Open daily, the covered market sings with a chorus
of enthusiastic shoppers, farmers, chefs and merchants.
Stalls are packed with melons and artichokes, asparagus and tomatoes,
mysterious spices, cheeses and flowers -- an abundance that feels
as if it were truly sent from God's own green thumb.
Cafés and bars compliment the field of dreams and a quick stop
at the socca-maker's wood-fired stand gave me goosebumps.
Who knew so few ingredients -- chickpea flour, water, olive oil,
a little salt & pepper could taste so good?
"Why not make a daily pleasure out of a daily necessity?"
Peter Mayle, A Year in Provence
salt cod and potato/veggie/aioli mashup -- is truly the elixir of Provence.
And of course, ice cream just tastes better in this part of the world -- especially when it comes in threes like pistachio, chocolate and coffee....
In Antibes, you get Riviera style, the bold taste of Provence and
Cote d'Azur joie de vivre all for the price of a simple prix-fixe menu.
You'll be spoiled with many delicious decisions in Antibes.
Make sure you stay as long as you can.
"It's an open space, inviting people to enter it like a
grandmother embracing her children."
The Commune Libre du Safranier, established as a free-spirited community, sets
itself apart from greater Antibes, even electing their own mayor.
Just steps from the old town, the Commune Libre du Safranier is dedicated to
"freethinking" efforts to organize festivals and perpetuate treasured old traditions.
Take a little walk through the neighborhood to admire
all the prettiness that surrounds you.
It's as simple as a fountain, a washhouse, some colorful shutters
and quiet lanes -- in other words, piles of inspiration -- especially
if you happen to be an artist or a poet....
"I fear for nothing. I hope for nothing. I am free."
Nikos Kazantzaki, former resident, author of "Zorba the Greek" and "The Last Temptation of Christ"
to the yacht business in and around Antibes.
You can't turn a corner without running across a dozen
enterprises dealing in the yacht or sailing trade.
My jaw dropped to my toes when a certain boat -- more like
a floating hotel -- came into plain view.
Belonging to a certain Russian oligarch -- undoubtedly friends with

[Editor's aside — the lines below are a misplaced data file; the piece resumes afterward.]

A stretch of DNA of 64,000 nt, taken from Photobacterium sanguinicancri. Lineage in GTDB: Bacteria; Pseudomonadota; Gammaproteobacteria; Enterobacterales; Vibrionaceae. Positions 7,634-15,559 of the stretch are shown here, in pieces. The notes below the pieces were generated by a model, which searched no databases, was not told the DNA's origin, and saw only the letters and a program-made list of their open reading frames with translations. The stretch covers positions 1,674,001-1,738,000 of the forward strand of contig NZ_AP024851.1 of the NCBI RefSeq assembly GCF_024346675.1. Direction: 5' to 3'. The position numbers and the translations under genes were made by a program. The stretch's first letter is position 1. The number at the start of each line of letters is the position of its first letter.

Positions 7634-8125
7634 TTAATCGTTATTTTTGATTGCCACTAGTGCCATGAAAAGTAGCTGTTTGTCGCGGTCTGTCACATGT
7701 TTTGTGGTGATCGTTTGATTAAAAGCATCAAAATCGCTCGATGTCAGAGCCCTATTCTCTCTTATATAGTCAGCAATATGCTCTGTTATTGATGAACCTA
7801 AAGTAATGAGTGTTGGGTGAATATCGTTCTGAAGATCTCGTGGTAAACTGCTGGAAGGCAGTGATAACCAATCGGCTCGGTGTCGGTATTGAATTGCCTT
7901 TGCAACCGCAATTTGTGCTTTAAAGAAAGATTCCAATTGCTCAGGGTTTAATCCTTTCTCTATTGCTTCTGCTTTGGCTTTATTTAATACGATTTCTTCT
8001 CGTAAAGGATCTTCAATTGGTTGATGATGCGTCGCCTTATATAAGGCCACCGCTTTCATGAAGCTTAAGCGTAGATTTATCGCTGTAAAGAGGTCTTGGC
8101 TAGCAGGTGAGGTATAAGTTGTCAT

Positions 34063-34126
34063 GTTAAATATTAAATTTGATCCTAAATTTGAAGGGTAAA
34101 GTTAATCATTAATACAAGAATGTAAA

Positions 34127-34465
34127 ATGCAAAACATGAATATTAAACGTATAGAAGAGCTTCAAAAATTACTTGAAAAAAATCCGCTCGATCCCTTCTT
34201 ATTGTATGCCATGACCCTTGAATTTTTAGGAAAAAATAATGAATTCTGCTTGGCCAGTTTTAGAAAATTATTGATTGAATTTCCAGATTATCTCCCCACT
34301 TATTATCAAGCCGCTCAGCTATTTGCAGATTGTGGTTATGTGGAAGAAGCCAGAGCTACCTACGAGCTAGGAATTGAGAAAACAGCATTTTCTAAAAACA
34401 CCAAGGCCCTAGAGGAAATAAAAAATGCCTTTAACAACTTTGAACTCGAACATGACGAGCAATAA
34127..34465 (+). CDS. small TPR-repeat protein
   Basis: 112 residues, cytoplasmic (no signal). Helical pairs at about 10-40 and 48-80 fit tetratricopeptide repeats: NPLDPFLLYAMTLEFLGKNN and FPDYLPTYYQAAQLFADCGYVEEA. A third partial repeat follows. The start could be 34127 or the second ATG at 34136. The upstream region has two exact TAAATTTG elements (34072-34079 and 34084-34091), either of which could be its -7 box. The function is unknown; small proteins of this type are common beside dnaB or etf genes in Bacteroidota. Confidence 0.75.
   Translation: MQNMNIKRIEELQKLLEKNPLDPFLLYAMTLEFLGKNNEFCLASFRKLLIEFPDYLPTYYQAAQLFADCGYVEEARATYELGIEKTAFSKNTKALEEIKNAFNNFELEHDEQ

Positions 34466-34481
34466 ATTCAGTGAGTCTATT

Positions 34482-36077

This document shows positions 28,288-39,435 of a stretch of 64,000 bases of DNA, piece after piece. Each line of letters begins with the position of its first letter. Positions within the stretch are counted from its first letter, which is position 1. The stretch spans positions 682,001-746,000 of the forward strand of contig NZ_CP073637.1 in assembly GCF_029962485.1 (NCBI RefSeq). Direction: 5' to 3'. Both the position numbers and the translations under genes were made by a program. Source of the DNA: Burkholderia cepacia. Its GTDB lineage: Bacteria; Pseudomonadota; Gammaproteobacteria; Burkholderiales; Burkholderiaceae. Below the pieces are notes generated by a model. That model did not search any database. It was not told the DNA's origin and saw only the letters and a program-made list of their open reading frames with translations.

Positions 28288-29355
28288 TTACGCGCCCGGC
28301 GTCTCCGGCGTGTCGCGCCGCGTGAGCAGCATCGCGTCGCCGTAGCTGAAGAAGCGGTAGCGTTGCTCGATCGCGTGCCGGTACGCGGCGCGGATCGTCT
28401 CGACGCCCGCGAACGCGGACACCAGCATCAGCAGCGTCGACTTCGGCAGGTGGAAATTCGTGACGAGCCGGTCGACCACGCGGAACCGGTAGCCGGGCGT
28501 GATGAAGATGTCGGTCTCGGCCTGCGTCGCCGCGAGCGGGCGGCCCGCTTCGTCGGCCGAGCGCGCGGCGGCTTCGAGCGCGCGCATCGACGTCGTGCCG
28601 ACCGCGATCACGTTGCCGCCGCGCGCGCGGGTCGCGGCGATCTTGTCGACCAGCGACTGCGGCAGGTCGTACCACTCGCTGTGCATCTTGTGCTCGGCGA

you-know-who -- the Dilbar surely tops any existing
my-boat-is-bigger-than-your-boat rivalry in Europe.
Allegedly, this floating chateau has eighty full-time staff on board its
41,000 square feet of living space as well as two -- yes 2! -- helipads
just in case the Kremlin needs to drop by
for a glass of champagne and a spot of mischief...
Valued at somewhere around $600,000,000, it doesn't take a great deal
of imagination to realize just how far a little filthy money can take you.
Geez, to be a fly on THAT wall for a day....
Antibes' Port Vauban is one of the largest marinas in the world.
The one word that comes to mind when you catch your first glimpse
of its sailing flotilla in the bright blue water is PRESTIGE.
Pleasure boats line every square inch, each one trying to display its
own unique personality and narrative on the high seas.
Located between the glamorous harbors of Cannes and Monaco,
Antibes gets my vote for best port of call in the Med.
"Money can't buy you happiness, but it can buy you
a yacht big enough to pull up right alongside it."
David Lee Roth, American Rock Star
The 16th Century Saint-Bernardin Chapel has been restored to its full glory. Breathtaking color pops underneath a star-filled ceiling.
Restored 16th century frescoes deliver you back to antiquity and the power
of craftsmanship when partnered with faith and vision.
Chapel Saint-Bernardin's hours are a bit spotty, so check back again
and again until you get a chance to see this gothic marvel.
Rich, poor or any stage in-between, Antibes offers mother nature's
blessing in combination with mankind's best effort to "work" it.
Although Peter Mayle's words below were not meant for Antibes itself, I think
his ode to Provence comes as close as it gets to the mind of a true native:
"The effect of the weather on the inhabitants of Provence is immediate and obvious.
They expect every day to be sunny, and their disposition suffers when it isn't.
Rain they take as a personal affront, shaking their heads and commiserating with each other in the cafes, looking with profound suspicion at the sky as though a plague of locusts is about to descend, and picking their way with distaste through the puddles on the pavement. If anything worse than a rainy day should come along, such as this sub-zero snap, the result is startling: most of the population disappears...But what did every else do? The earth was frozen, the vines were clipped and dormant, it was too cold to hunt. Had they all gone on holiday?...It was a puzzle, until we realized how many of the local people had their birthdays in September or October, and then a possible but unverifiable answer suggested itself: they were busy indoors making babies. There is a season for everything in Provence, and the first two months of the year must be devoted to procreation."
Peter Mayle, from "A Year in Provence"
'Nuff said. Go to Antibes.
Enjoy the sun, the moon, the stars and the wind in your hair.
Revel in its art & cuisine and adopt the relaxed joie de vivre
of the people who have made this lively port their home.
And say thank you for a life this good.
Look for more on this charming peninsula in future blogs.
Cap d'Antibes is worthy of its own discovery and I hope to see you again soon.